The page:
• President Erdoğan’s visit focused on three main areas: further expansion of economic ties, the possibility of increased cooperation in the defense industry, and talks over the ongoing Israel- Gaza war as Turkey seeks a role in the emerging post-conflict constellation.

The normalization of relations between Egypt and Turkey reached a new level with Turkish President Recep Tayyip Erdoğan’s visit to Cairo on Feb. 14, 2024. After years of friction, the two countries had started a normalization process in 2021, mainly on Turkey’s initiative. The process moved slowly until the symbolic public handshake between the two leaders at the FIFA soccer World Cup in Qatar, in November 2022. The push for normalization stemmed from domestic and regional calculations on both sides and led to closer political and economic ties. Turkey’s desire not to be isolated in the evolving regional order after the start of the normalization wave with the Abraham Accords and in the Eastern Mediterranean played a role. Egypt’s economic needs and its quest to diversify its relations in the emerging regional order after the Abraham Accords were important factors in facilitating this shift as well. The narrowing of differences in the case of Libya, which had previously been a major point of contention, also had a significant impact. In particular, the shift in Egyptian policy from supporting Khalifa Hifter, the self-proclaimed head of the Libyan National Army who had failed to unseat the Tripoli government in the civil war, to reaching out to the Turkish-backed, Tripoli-based Government of National Unity opened up opportunities for rapprochement. As a result, in July 2023, the two sides appointed ambassadors for the first time in a decade.

President Erdoğan’s recent visit focused on three areas of cooperation. First was the further expansion of economic ties, which have already benefited from normalization with $10 billion in trade and $3 billion in Turkish investment. Second was the possibility of increased cooperation in the defense industry, which has emerged as a new element in the bilateral relationship. Third, and more importantly, the visit took place in the context of the ongoing Israel-Gaza war. Cooperation with Egypt appears to be important for Turkey, which is seeking a role in the emerging post-conflict constellation by acting as one of the “guarantors” in any deal reached over Gaza. Thus, Erdoğan’s visit to Cairo marks a new phase in bilateral relations.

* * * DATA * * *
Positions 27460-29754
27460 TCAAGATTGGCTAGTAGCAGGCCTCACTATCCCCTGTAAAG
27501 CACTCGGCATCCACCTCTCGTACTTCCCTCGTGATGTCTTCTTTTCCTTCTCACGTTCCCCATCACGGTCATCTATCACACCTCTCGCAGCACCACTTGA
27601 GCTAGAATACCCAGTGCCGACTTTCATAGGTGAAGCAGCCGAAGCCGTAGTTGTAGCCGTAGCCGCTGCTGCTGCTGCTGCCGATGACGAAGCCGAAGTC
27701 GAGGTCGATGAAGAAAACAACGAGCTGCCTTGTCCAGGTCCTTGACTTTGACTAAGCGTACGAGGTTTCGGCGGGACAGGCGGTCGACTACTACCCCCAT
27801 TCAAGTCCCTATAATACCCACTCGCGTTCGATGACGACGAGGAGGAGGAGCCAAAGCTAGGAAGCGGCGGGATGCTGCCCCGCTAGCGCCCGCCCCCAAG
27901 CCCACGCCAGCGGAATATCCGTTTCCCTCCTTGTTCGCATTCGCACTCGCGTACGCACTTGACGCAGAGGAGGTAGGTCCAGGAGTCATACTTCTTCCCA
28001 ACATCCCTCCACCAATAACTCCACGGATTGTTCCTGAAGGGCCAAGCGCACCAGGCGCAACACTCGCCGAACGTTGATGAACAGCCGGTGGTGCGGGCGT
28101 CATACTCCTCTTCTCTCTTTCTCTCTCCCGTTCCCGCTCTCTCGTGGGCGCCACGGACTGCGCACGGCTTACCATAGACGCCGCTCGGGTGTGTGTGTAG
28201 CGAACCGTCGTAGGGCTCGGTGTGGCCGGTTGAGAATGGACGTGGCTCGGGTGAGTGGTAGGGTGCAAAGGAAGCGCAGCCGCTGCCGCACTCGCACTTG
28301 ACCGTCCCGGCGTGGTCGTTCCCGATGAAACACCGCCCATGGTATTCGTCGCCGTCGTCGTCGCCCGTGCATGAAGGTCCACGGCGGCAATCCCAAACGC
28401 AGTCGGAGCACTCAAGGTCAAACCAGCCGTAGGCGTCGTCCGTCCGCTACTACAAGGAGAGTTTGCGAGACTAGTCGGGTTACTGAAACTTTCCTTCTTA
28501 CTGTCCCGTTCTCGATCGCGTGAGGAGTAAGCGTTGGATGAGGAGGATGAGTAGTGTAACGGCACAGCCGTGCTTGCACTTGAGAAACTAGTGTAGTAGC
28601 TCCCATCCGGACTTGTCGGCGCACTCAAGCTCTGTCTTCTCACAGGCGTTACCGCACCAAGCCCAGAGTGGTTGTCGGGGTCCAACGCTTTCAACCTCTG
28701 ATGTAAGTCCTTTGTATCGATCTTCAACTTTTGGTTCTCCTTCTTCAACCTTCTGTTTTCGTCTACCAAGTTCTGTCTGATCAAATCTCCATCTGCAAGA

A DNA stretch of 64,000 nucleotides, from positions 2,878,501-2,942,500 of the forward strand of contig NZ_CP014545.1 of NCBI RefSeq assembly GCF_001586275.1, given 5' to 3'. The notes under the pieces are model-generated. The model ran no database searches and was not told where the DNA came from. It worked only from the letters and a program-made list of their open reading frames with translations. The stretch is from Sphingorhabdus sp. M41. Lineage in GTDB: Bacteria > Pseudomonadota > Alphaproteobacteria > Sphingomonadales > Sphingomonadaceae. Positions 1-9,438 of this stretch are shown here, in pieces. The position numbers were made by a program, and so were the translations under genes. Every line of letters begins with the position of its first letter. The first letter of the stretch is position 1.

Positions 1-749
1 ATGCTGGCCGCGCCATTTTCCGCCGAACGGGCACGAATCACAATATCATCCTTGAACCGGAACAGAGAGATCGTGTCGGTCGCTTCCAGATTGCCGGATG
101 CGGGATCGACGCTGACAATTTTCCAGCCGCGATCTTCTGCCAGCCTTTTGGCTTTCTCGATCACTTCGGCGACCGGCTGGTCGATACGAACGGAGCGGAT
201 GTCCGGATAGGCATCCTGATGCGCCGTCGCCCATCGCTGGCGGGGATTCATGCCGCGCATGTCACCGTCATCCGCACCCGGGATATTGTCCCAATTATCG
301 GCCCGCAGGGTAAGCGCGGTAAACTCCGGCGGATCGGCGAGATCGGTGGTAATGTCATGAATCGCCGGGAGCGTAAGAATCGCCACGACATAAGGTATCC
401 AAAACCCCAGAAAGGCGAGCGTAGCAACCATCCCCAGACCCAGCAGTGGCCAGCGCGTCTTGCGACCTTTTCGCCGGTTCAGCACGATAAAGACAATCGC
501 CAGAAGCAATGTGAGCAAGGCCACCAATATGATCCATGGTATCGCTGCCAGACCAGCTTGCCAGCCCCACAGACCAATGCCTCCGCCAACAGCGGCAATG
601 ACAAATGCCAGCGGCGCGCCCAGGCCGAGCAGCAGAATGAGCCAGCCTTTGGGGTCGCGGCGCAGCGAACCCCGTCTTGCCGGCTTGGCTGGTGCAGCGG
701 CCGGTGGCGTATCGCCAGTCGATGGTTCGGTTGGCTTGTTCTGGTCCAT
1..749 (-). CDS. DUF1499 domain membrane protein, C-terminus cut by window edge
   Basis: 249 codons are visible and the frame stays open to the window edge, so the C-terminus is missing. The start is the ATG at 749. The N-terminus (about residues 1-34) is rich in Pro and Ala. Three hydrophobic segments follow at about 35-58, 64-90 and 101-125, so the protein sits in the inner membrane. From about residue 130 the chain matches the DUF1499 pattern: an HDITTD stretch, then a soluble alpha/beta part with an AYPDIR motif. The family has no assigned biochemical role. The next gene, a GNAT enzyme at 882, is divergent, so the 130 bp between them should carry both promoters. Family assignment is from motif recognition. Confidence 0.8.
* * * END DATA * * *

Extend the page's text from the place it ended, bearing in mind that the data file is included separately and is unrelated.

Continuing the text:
The new COP climate “troika”: COP28 may be over, but the UAE remains onboard

Mohammed Mahmoud
Senior Fellow and Director of the Climate and Water Program

Mohammed Mahmoud
  • Consecutive COP meeting hosts United Arab Emirates, Azerbaijan, and Brazil unite to form a first-of-its-kind climate troika.

  • This coalition demonstrates a desperate commitment to maintaining climate action progress from COP meetings in the face of the escalating severity of climate change impacts.

Earlier last week, the United Arab Emirates, Azerbaijan, and Brazil — respectively, the hosts of the recently concluded United Nations Climate Change Conference (28th Conference of the Parties, COP28) and the forthcoming COP29 and COP30 meetings — announced that they would form a COP climate “troika,” principally to maintain the momentum for dedicated climate action set this past December at the climate summit in Dubai. Under the UAE’s purview, COP28 saw progress on a number of fronts, such as on climate financing and a global commitment to transition away from fossil fuels. Even prior to the troika announcement, the UAE remained very much engaged in the COP process, as the country continues to retain the role of COP president until that responsibility passes to Azerbaijan at the start of COP29. And while it’s not unusual for consecutive COP hosts to work together in the period between their respective climate conferences, much like what Egypt and the UAE did between COP27 and COP28, this is the first time that three COP hosts will closely coordinate their actions and agendas over the timeframe spanning their COP meetings.

This new approach offers several advantages. It helps Azerbaijan immensely, as its COP29 hosting duties were not confirmed until COP28, leaving Baku with a much shorter planning period than is usually the case for an upcoming COP host. Another advantage for Azerbaijan is that this troika will help prop up a climate conference saddled between two consequential COPs. Besides the slew of climate action announcements that came out of last year’s meeting in Dubai, COP28 was also the highest-attended COP to date. COP30, in 2025, is similarly expected to be a high-profile meeting with ambitious objectives, given Brazil’s (and President Lula de Silva’s) commitment to the environmental and biodiversity side of the climate crisis. It is even Brazil’s intention to host the meeting in the Amazon, in the city of Belém of Pará.

Finally, this partnership allows for the progress achieved at COP28, and whatever additional measures come out of COP29, to carry through to COP30, limiting the likelihood of disjointed agendas and abandoned initiatives. But most importantly, this troika can conjunctively hold the global parties to the Paris Agreement accountable to meeting the COP commitments set forth regarding energy transition, climate financing, and adaptation so that the goal of keeping future global warming below 1.5 and 2 degrees Celsius can still be possible. As 2023 — the hottest year on record — illustrated, the window for effectively curbing the current alarming trajectory of climate change is closing faster than we may have originally thought.

Photo: Samuel Corum/Sipa/Bloomberg via Getty Images